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Thyroid Disorders

  • Definition

    The thyroid gland is a butterfly-shaped organ located in the front of the neck, just over the windpipe. It produces iodine-containing hormones which regulate the rate at which body cells use energy and produce heat.

    The growth and development of all the body's tissues are dependent on the thyroid gland's proper functioning. If the thyroid gland is either overactive or underactive, it can create health problems.


    A person with too little secretion of thyroid hormone, called hypothyroidism, has general symptoms of slowing down - coldness, sluggishness, dry skin and scanty hair growth. In more serious cases, there is a characteristic thickening of the skin, a condition called myxedema.

    Sometimes a child is born without a thyroid gland. Recognizing and treating this defect early is extremely important to prevent serious problems with both physical and mental development.

    Fortunately, deficient production of thyroid hormone in either a child or an adult can be simply and effectively treated by replacing the normal amounts of this chemical the body requires.

    At the opposite extreme, the person with an overactive thyroid gland, called hyperthyroidism, may have an increase in body metabolism, which results in weight loss in spite of an increased appetite, excessive warmth and sweating, noticeably trembling hands, pounding of the heart and, in some cases, bulging eyes. Along with these symptoms, the thyroid gland may swell. This swelling is called a goiter.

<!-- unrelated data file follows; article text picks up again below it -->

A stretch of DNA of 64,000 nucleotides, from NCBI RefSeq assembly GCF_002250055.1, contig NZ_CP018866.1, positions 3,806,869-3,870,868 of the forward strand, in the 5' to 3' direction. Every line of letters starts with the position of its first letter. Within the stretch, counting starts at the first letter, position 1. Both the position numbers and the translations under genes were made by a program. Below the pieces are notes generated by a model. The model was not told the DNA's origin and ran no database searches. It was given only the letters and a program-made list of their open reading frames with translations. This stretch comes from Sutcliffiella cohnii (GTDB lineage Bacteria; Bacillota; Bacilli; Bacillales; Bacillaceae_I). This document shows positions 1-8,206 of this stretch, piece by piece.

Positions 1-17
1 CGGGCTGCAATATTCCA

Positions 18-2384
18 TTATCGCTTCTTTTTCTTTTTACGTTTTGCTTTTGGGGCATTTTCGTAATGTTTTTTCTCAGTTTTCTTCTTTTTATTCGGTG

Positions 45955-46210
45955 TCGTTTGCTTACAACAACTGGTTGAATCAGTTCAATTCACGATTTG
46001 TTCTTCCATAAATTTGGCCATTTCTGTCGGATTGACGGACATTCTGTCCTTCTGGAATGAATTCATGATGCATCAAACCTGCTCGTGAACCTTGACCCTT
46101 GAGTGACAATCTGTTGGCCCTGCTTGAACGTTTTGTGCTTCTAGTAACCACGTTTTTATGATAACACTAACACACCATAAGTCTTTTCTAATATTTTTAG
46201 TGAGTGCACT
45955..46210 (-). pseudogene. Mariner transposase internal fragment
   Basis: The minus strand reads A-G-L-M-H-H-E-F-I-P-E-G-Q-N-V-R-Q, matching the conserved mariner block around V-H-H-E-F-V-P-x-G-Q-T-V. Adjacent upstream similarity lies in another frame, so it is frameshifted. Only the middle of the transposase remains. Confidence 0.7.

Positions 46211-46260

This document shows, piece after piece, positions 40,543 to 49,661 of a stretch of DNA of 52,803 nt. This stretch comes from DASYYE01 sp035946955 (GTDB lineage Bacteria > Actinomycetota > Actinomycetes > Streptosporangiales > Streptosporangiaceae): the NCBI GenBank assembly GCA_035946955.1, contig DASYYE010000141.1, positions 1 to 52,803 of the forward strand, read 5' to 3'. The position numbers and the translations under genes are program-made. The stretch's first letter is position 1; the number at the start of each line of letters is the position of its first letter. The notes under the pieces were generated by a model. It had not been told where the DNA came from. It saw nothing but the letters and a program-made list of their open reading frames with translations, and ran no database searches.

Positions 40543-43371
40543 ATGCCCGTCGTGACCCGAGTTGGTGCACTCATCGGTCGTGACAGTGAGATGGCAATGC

Medication is effective in slowing down an overactive thyroid. Because improvement may be only temporary, the physician may decide on more permanent measures, such as eradicating it with radioactive iodine or, less often, surgical removal of the overactive thyroid tissue.


    Measuring the blood levels of hormones secreted by the thyroid gland, and the pituitary gland which controls it, is the most common test for detecting thyroid gland disorders.

    Individuals with suspected thyroid problems need to be assessed by a physician. Information about the history of symptoms is obtained and the thyroid is examined for signs of increase in size or irregularity.

    To assess thyroid hormone levels and the function of the thyroid, several tests are performed that measure the amount of several thyroid and pituitary hormones in the blood. Other tests include radioactive iodine uptake and thyroid scanning.

    The nature and extent of tests performed is guided by the clinician's history and physical exam.


    Whatever your thyroid problem, chances are you take thyroid hormone to treat it.

    In hypothyroidism, thyroid hormone restores metabolism to normal. Most people with hyperthyroidism ultimately take thyroid hormone since the approach to treatment usually means shutting off the natural levels of hormone. Today's thyroid medicine of choice is levothyroxine sodium. This synthetic version of natural thyroid hormone costs only about 15 cents a day.


    What kind of thyroid disorder is it?

    What is the cause of the condition?

    How serious is the condition?

    What treatment do you recommend?

    Will medication be prescribed? What are the side effects?

    After treatment what can I expect?

    How soon will there be a decrease in symptoms?

    What is the prognosis?